Tips for Large Format Design

Over the years, some of the same questions reappear as designers new to the large- and grand-format industry transition from designing small printed pieces to very large advertising artwork. 

By Jeff Burton, Digital Printing Analyst, SGIA

Some of the problems are not new, but the solutions have been upgraded slightly, much like the applications. Let us first talk about the Photoshop, because so much original creation of large format artwork starts here, or in Illustrator.

If you want to use Photoshop, and create an image that contains library spot colors (Pantones, etc.), then you need to follow these basic steps. Pantones converted to CMYK in your program will print differently than the same Pantone color printed from a RIP’s spot color library. Using the RIP spot color library will provide color consistency across applications.

The area you wish to have a library spot color needs to be defined as a selection first. Next, go to your Channels tab and, from the pull-down, choose “New Spot Channel.” Click on the Color Square to bring up the Color Picker, and then choose your new spot color. Make sure your solidity is set to 100 percent for the channel options. Your new spot channel should now reflect the area and color defined by the color. To change the color, double click on the spot channel thumbnail.

Saving a Photoshop document with a spot color channel requires that you save it in PDF, TIFF or DCS formats. Opening the file in Illustrator, and looking for the spot color in the print output dialog box is a good way to double-check your work.

Getting smooth gradients is another huge area where success has more to do with how your output device, RIP and applications handle the file in question. But there are ways to minimize and mitigate banding defects. Photoshop blends or gradients should be created at 150 ppi or greater at actual printed size. Do not forget to check the box to turn dither on. You can also try adding noise to the gradient layer. I am suggesting that you first go to Filter->Convert to Smart Filter. This allows you to make continual changes to a layer non-destructively. Noise is my first option depending on the banding defect. Under the Filter menu, navigate to Noise, and choose Add Noise. In the Add Noise dialog Amount, enter 2-3 for starters; for Distribution, choose Gaussian, and turn on the Monochromatic checkbox, or else your noise will be RGB speckles, then click OK. Run a test print at actual size.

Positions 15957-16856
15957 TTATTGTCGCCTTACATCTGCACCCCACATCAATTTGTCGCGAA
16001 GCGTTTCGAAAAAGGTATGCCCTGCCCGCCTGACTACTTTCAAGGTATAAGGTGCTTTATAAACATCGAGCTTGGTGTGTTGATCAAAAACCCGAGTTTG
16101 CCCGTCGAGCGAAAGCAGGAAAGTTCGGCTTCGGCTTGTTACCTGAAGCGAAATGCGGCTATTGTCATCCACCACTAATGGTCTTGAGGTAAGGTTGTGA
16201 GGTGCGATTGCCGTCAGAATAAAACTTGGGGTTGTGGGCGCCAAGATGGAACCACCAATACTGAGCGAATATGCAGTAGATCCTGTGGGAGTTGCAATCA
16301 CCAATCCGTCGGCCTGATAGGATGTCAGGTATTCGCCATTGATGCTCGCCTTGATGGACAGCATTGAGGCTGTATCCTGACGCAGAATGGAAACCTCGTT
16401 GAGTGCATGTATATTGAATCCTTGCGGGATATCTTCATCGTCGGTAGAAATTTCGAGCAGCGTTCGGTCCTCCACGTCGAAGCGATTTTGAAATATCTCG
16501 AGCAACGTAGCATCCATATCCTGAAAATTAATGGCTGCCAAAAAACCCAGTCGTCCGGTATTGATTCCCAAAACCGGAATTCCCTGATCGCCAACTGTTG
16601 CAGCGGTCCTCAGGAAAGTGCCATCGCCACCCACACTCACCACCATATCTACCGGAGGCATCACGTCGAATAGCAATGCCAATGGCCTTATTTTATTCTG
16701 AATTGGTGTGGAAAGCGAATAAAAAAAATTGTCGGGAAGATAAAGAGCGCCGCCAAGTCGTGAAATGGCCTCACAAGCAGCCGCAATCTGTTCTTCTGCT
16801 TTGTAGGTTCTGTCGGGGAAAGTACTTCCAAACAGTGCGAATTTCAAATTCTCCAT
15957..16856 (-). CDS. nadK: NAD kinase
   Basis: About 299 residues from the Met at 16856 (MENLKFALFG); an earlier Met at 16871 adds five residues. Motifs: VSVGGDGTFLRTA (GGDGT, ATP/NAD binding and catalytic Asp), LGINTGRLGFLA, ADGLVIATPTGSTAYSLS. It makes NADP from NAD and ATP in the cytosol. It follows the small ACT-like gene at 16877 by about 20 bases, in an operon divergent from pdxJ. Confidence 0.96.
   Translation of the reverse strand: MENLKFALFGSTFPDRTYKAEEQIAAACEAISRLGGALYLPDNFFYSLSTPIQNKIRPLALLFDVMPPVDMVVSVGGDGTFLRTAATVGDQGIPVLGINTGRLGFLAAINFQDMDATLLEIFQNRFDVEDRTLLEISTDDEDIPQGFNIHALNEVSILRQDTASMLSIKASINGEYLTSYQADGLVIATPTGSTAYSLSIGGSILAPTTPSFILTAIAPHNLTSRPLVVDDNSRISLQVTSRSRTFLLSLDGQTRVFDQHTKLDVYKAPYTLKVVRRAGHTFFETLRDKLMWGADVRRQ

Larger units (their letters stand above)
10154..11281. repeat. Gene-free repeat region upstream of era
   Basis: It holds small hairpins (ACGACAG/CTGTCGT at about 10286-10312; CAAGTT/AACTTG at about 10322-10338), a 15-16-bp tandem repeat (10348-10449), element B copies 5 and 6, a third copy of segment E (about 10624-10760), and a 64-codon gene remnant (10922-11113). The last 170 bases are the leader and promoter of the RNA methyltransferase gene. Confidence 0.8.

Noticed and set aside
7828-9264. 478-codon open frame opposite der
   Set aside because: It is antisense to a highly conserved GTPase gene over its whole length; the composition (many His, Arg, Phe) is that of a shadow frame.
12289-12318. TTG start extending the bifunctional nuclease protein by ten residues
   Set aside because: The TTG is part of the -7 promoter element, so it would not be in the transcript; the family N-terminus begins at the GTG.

You can also try to blur your gradient, which will sometimes work, but there are no promises. The same workflow will be used using the smart filter conversion. This time use the Filter->Blur->Gaussian Blur command. You will have to do some test prints at actual size to see what is happening, as your monitor will not show gradients accurately. This is due to the fact that most monitors are “8-bit,” having 256 steps of gray available, while Postscript Level 3 has 4096 shades of grey. How your RIP and output devices deal with the 4096 shades in Postscript is unique to your workflow and equipment. I have a few tips for Illustrator users as well.

Illustrator tips abound, but again, gradients are an issue. For better gradients in this program, you have to dig into it a little bit. On the main menu, choose Object->Blend->Blend Options. Under spacing, choose “Specified Steps,” and max out the number at 1000. While this, again, will help in some circumstances, it is not a cure all.

What application is better for design: Illustrator, InDesign or Photoshop? In theory, the gradients output with smooth shading in InDesign and Illustrator should print better, and are more flexible in terms of design and workflow for artwork. But the reality (the print) depends on the RIP execution, the printing equipment and even the design of the gradient itself. If this were so easy, there would not be thousands of posts on the Web. Feel free to send me your tips on large format design.

This article appeared in the SGIA Journal, May / June 2013 Issue

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